French Rafale F3R boasts new Meteor “game-changer” missile

Armee de l’Air et de l’Espace

The F3R Standard of the Dassault Rafale fighter jet reached another milestone with the integration of the Meteor missile. 

Developed by MBDA within the framework of cooperation involving France, the United Kingdom, Sweden, Italy, Spain, and Germany, the Meteor is a beyond-visual-range air-to-air missile. The weapon has a range of over 150 kilometers (90 miles) and can reach Mach 4 speed.

The French Air Force can now count on what it describes as a “game-changer.” On March 4, 2021, it announced that it carried out the first operational flight with a Rafale equipped with combat-ready Meteor missiles. 

“This flight made it possible to validate the process of routing ammunition depots to the armament zone, then to validate the know-how during a first deployment of the missile by the armorers, and to confirm the operational readiness of the crews,” the Air Force explained on Twitter. The Meteor was first introduced by Sweden on the JAS 39 Gripen in April 2016. It should eventually equip the Eurofighter Typhoon fighters of the other partner countries.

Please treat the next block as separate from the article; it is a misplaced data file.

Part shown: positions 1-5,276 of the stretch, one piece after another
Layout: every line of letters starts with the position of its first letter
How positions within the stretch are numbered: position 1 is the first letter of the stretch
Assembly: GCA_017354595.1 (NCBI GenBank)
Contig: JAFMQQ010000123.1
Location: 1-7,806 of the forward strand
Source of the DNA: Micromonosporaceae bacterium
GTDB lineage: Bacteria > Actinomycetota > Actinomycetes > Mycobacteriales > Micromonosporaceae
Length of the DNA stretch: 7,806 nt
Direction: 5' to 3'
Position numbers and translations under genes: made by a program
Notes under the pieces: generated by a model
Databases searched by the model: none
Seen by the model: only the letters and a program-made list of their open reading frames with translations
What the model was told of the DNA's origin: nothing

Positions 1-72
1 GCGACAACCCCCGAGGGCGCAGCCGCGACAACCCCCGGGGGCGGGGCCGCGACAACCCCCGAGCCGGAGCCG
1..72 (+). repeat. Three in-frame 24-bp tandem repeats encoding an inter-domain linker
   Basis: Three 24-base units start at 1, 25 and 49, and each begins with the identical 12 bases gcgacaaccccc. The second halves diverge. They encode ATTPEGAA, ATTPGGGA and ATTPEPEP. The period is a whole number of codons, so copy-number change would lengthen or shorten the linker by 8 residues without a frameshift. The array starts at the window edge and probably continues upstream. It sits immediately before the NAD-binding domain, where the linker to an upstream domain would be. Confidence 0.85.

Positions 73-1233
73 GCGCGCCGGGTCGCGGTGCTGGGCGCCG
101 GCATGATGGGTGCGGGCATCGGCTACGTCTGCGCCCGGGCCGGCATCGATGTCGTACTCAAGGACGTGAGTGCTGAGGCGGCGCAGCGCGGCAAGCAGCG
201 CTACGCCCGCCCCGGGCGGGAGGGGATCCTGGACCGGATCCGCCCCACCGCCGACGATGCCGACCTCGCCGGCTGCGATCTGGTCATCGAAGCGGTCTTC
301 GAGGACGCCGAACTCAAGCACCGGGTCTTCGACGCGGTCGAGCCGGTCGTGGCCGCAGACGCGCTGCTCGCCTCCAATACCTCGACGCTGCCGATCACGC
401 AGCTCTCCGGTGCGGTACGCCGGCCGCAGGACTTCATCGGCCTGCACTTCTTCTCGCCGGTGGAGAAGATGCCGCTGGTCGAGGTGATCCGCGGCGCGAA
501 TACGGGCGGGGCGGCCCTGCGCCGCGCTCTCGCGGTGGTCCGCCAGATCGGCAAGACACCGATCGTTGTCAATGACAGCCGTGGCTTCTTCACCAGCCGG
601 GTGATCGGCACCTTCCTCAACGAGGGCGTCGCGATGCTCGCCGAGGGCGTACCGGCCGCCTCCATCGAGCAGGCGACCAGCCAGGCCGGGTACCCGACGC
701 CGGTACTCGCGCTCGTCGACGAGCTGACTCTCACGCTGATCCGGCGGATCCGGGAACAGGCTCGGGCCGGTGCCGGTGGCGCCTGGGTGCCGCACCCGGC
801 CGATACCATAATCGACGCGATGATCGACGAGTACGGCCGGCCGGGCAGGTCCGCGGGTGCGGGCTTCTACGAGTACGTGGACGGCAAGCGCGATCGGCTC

The Rafale F3R did not wait for the Meteor missile to have its baptism by fire. In September 2020, a patrol of two fighter jets was called to carry out a strike of opportunity against a position of the so-called Islamic State, neutralizing several insurgents with laser-guided bombs.

In addition to the missile, the F3R Standard comprises several other upgrades, including the RBE2 AESA radar system and the SPECTRA electronic warfare suite. The French Air Force’s backbone aircraft can also carry the TALIOS designation pod, developed by Thales, which increases the detection and identification capabilities of land targets in any conditions. The pod was used for the first time in November 2020.

One step ahead

Dassault Aviation is already working on the following upgrade to the capacity of the Rafale. On January 14, 2019, the French Ministry of Armed Forces contracted the development of the F4 Standard which will focus on improving the connectivity of the Rafale with other systems through “new satellite and intra-patrol links, communication server, software radio.”  Thus, the fighter will be able to integrate into the Future Combat Air System that France, Germany, and Spain are conjointly developing. 


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